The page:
Proceedings of the 58th Annual Meeting of the Association for Computational Linguistics

Large-scale pre-trained language model such as BERT has achieved great success in language understanding tasks. However, it remains an open question how to utilize BERT for language generation. In this paper, we present a novel approach, Conditional Masked Language Modeling (C-MLM), to enable the finetuning of BERT on target generation tasks. The finetuned BERT (teacher) is exploited as extra supervision to improve conventional Seq2Seq models (student) for better text generation performance. By leveraging BERT’s idiosyncratic bidirectional nature, distilling knowledge learned in BERT can encourage auto-regressive Seq2Seq models to plan ahead, imposing global sequence-level supervision for coherent text generation. Experiments show that the proposed approach significantly outperforms strong Transformer baselines on multiple language generation tasks such as machine translation and text summarization. Our proposed model also achieves new state of the art on IWSLT German-English and English-Vietnamese MT datasets.

2019

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TIGEr: Text-to-Image Grounding for Image Caption Evaluation
Ming Jiang | Qiuyuan Huang | Lei Zhang | Xin Wang | Pengchuan Zhang | Zhe Gan | Jana Diesner | Jianfeng Gao
Proceedings of the 2019 Conference on Empirical Methods in Natural Language Processing and the 9th International Joint Conference on Natural Language Processing (EMNLP-IJCNLP)

This paper presents a new metric called TIGEr for the automatic evaluation of image captioning systems. Popular metrics, such as BLEU and CIDEr, are based solely on text matching between reference captions and machine-generated captions, potentially leading to biased evaluations because references may not fully cover the image content and natural language is inherently ambiguous. Building upon a machine-learned text-image grounding model, TIGEr allows to evaluate caption quality not only based on how well a caption represents image content, but also on how well machine-generated captions match human-generated captions. Our empirical tests show that TIGEr has a higher consistency with human judgments than alternative existing metrics. We also comprehensively assess the metric’s effectiveness in caption evaluation by measuring the correlation between human judgments and metric scores.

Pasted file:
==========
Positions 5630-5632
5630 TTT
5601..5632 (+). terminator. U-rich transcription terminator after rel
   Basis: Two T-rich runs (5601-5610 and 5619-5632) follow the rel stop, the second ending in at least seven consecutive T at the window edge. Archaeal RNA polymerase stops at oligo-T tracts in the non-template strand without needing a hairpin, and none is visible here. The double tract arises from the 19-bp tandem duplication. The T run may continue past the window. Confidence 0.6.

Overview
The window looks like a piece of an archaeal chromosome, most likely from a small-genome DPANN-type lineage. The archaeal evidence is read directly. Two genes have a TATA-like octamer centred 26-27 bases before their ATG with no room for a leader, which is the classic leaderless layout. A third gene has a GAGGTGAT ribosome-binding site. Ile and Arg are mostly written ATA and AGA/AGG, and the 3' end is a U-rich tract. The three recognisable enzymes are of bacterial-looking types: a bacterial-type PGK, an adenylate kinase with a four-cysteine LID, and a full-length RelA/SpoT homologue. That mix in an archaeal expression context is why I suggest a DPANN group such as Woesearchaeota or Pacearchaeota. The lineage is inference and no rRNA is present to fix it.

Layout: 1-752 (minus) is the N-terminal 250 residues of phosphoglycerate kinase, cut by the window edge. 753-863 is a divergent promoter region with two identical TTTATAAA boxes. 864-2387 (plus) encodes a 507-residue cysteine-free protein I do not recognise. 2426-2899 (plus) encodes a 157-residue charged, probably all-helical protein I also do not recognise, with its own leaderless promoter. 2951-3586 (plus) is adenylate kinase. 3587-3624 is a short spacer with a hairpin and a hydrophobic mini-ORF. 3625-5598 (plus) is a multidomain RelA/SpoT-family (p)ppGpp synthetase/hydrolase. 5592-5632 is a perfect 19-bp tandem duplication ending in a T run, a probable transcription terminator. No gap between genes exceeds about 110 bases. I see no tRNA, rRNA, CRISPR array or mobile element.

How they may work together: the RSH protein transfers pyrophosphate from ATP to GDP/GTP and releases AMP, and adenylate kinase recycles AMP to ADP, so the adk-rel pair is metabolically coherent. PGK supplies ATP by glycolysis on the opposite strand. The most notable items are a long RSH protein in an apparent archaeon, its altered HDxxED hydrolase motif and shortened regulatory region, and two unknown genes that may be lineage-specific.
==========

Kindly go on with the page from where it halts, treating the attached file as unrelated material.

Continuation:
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Adversarial Domain Adaptation for Machine Reading Comprehension
Huazheng Wang | Zhe Gan | Xiaodong Liu | Jingjing Liu | Jianfeng Gao | Hongning Wang
Proceedings of the 2019 Conference on Empirical Methods in Natural Language Processing and the 9th International Joint Conference on Natural Language Processing (EMNLP-IJCNLP)

In this paper, we focus on unsupervised domain adaptation for Machine Reading Comprehension (MRC), where the source domain has a large amount of labeled data, while only unlabeled passages are available in the target domain. To this end, we propose an Adversarial Domain Adaptation framework (AdaMRC), where (i) pseudo questions are first generated for unlabeled passages in the target domain, and then (ii) a domain classifier is incorporated into an MRC model to predict which domain a given passage-question pair comes from. The classifier and the passage-question encoder are jointly trained using adversarial learning to enforce domain-invariant representation learning. Comprehensive evaluations demonstrate that our approach (i) is generalizable to different MRC models and datasets, (ii) can be combined with pre-trained large-scale language models (such as ELMo and BERT), and (iii) can be extended to semi-supervised learning.

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Domain Adaptive Text Style Transfer